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The Dawes Plan

Page history last edited by Mr. Hengsterman 10 years, 8 months ago

The Dawes Plan 

In late 1923, with the European powers stalemated over German reparations, the Reparation Commission struck a committee to review the situation. Headed by Chicago banker Charles G. Dawes, the committee presented its proposal in April 1924.


Under the Dawes Plan, Germany's annual reparation payments would be reduced, increasing over time as its economy improved; the full amount to be paid, however, was left undetermined. Economic policy making in Berlin would be reorganized under foreign supervision and a new currency, the Reichsmark, adopted. France and Belgium would evacuate the Ruhr and foreign banks would loan the German government $200 million to help encourage economic stabilization.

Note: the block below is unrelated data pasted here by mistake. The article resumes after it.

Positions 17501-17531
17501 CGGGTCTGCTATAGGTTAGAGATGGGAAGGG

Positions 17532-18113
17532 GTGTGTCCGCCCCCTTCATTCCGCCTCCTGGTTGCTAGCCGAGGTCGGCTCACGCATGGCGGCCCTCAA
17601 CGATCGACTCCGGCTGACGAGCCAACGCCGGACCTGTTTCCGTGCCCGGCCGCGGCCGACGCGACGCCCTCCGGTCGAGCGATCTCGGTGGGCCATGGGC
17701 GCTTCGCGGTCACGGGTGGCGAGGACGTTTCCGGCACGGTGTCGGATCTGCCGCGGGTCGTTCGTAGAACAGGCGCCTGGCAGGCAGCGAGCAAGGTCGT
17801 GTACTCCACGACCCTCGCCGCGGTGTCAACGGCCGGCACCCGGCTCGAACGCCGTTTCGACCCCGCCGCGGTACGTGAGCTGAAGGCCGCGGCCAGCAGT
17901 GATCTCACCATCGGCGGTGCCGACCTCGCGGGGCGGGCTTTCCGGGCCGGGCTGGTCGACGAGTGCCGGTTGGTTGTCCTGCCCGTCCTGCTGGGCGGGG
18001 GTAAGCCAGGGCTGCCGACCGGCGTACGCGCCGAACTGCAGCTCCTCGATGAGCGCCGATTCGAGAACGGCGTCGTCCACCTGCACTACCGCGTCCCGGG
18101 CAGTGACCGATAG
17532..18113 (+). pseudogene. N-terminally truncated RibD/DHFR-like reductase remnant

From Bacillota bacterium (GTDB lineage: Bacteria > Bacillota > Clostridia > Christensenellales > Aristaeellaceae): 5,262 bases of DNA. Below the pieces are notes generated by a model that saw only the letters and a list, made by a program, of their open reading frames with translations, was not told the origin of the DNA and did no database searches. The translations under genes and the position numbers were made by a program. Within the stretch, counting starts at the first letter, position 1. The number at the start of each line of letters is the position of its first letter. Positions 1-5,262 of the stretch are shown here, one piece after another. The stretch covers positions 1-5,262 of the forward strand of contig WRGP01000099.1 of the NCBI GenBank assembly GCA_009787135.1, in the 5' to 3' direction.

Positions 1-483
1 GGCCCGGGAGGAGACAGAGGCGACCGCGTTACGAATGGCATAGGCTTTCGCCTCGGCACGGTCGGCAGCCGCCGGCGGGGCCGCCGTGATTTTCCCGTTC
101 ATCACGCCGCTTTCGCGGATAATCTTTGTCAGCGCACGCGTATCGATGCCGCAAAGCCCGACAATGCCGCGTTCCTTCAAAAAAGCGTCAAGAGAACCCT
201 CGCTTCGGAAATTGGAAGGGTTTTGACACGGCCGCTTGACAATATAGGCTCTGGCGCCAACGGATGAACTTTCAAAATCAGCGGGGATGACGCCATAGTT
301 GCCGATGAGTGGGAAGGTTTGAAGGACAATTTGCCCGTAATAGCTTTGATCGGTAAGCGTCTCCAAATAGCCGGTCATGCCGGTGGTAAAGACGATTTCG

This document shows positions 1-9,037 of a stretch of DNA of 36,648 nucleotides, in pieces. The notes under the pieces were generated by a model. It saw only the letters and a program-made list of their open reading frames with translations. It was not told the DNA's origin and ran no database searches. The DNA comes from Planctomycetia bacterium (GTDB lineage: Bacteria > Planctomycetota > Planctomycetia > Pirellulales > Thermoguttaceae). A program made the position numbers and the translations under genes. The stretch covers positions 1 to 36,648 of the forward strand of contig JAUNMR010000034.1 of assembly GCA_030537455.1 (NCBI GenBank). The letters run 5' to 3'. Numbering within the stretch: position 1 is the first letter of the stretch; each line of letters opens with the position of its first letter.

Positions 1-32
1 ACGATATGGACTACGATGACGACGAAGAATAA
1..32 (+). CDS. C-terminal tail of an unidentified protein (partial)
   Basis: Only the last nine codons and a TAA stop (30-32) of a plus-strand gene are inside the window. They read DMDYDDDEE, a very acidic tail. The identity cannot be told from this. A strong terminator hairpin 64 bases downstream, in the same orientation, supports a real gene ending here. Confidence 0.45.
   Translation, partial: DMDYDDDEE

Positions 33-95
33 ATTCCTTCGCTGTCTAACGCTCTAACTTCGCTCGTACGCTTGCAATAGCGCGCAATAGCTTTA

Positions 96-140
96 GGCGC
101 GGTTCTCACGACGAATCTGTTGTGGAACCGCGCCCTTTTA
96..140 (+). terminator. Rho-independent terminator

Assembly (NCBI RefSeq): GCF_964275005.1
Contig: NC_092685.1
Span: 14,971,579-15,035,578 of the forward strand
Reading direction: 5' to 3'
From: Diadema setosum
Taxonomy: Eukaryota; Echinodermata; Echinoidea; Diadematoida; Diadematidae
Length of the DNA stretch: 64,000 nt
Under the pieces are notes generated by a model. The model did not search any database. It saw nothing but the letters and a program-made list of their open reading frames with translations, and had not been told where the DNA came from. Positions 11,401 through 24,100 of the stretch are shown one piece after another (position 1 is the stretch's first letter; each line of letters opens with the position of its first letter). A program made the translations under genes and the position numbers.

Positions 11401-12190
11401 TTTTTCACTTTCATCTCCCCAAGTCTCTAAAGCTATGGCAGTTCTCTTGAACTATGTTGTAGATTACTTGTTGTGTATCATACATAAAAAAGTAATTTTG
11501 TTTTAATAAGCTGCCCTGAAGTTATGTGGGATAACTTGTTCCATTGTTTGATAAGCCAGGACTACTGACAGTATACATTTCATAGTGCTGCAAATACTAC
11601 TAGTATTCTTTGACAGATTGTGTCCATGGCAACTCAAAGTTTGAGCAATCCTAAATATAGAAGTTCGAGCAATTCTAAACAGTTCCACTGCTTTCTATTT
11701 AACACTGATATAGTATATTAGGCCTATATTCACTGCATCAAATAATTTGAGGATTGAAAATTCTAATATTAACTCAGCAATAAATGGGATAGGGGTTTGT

American financier J. P. Morgan floated the loan on the U.S. market, which was quickly oversubscribed. Over the next four years, U.S. banks continued to lend Germany enough money to enable it to meet its reparation payments to countries such as France and the United Kingdom. These countries, in turn, used their reparation payments from Germany to service their war debts to the United States.





Germany finally pays off WWI debt


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